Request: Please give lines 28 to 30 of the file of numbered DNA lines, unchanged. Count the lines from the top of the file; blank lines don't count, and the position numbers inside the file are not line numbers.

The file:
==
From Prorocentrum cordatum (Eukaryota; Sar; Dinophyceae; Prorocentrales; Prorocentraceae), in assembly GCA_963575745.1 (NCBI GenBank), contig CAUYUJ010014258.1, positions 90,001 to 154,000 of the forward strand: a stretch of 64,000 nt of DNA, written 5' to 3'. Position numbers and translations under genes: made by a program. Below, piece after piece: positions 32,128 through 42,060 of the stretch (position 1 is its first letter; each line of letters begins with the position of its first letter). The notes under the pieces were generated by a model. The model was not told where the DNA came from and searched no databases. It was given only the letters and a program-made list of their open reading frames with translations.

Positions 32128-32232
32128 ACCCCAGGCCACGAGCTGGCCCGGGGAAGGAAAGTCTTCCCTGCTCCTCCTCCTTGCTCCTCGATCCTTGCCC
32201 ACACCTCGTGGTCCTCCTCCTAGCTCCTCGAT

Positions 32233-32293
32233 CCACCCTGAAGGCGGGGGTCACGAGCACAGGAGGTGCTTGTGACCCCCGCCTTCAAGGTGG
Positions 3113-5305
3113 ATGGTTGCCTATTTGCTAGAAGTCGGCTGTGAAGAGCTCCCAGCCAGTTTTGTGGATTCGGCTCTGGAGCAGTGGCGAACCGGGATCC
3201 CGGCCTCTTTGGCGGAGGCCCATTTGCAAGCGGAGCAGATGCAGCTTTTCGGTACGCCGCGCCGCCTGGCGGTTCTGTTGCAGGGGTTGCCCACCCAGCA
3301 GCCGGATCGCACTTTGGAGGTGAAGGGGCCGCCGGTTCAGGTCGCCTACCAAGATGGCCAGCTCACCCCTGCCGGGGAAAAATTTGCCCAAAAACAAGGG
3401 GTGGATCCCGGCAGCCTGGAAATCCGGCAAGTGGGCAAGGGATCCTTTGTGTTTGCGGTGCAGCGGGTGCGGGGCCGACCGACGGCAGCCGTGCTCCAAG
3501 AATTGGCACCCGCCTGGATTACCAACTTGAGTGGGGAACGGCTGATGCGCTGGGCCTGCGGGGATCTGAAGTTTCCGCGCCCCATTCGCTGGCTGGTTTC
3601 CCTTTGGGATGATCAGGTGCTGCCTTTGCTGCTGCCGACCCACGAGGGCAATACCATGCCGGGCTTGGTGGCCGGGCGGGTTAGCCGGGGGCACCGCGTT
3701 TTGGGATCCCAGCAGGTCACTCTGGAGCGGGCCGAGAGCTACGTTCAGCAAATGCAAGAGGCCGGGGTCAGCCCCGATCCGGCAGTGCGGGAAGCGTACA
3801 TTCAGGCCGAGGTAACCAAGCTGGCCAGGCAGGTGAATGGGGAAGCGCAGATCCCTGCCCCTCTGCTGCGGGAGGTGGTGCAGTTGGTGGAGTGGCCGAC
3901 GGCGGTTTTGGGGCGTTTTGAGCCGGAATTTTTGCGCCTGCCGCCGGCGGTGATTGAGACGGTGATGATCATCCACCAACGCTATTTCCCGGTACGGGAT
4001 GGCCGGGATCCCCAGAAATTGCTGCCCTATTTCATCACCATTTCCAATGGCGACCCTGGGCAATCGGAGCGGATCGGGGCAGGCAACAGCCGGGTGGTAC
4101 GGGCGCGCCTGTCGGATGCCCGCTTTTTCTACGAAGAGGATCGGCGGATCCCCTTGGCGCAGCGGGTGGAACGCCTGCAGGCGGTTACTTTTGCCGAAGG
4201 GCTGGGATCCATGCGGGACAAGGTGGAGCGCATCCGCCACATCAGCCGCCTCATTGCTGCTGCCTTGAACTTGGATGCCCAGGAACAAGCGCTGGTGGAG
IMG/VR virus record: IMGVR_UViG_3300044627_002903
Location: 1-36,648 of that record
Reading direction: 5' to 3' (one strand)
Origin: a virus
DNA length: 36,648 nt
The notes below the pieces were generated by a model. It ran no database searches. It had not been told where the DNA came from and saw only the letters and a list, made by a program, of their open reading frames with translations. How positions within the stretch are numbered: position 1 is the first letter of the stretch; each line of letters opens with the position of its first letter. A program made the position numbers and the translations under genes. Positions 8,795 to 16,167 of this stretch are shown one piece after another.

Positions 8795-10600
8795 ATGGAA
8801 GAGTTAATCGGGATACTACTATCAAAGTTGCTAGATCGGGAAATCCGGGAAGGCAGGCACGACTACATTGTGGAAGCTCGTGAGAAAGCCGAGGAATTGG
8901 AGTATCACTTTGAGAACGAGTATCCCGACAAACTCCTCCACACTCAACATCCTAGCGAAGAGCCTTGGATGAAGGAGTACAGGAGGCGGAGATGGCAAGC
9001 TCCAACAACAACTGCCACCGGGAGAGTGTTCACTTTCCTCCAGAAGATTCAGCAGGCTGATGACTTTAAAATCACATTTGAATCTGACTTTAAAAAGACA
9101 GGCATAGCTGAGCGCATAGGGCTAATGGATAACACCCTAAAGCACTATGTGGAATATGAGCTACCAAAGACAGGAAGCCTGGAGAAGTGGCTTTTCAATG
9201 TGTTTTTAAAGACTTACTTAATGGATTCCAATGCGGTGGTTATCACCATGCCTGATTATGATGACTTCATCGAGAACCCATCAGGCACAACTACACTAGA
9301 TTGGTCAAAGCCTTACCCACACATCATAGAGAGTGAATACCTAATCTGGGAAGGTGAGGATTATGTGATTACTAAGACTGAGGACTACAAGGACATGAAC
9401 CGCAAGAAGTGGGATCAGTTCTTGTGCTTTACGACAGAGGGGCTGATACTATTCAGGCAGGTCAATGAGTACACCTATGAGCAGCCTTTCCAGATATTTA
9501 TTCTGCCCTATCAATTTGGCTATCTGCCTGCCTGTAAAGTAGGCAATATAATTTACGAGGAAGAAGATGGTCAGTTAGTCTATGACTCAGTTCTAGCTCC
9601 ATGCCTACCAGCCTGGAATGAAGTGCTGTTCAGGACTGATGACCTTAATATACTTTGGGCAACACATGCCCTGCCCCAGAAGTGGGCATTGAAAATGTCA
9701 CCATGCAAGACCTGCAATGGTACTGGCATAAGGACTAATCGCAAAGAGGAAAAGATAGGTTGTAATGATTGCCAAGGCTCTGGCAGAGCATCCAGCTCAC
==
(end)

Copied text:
8801 GAGTTAATCGGGATACTACTATCAAAGTTGCTAGATCGGGAAATCCGGGAAGGCAGGCACGACTACATTGTGGAAGCTCGTGAGAAAGCCGAGGAATTGG
8901 AGTATCACTTTGAGAACGAGTATCCCGACAAACTCCTCCACACTCAACATCCTAGCGAAGAGCCTTGGATGAAGGAGTACAGGAGGCGGAGATGGCAAGC
9001 TCCAACAACAACTGCCACCGGGAGAGTGTTCACTTTCCTCCAGAAGATTCAGCAGGCTGATGACTTTAAAATCACATTTGAATCTGACTTTAAAAAGACA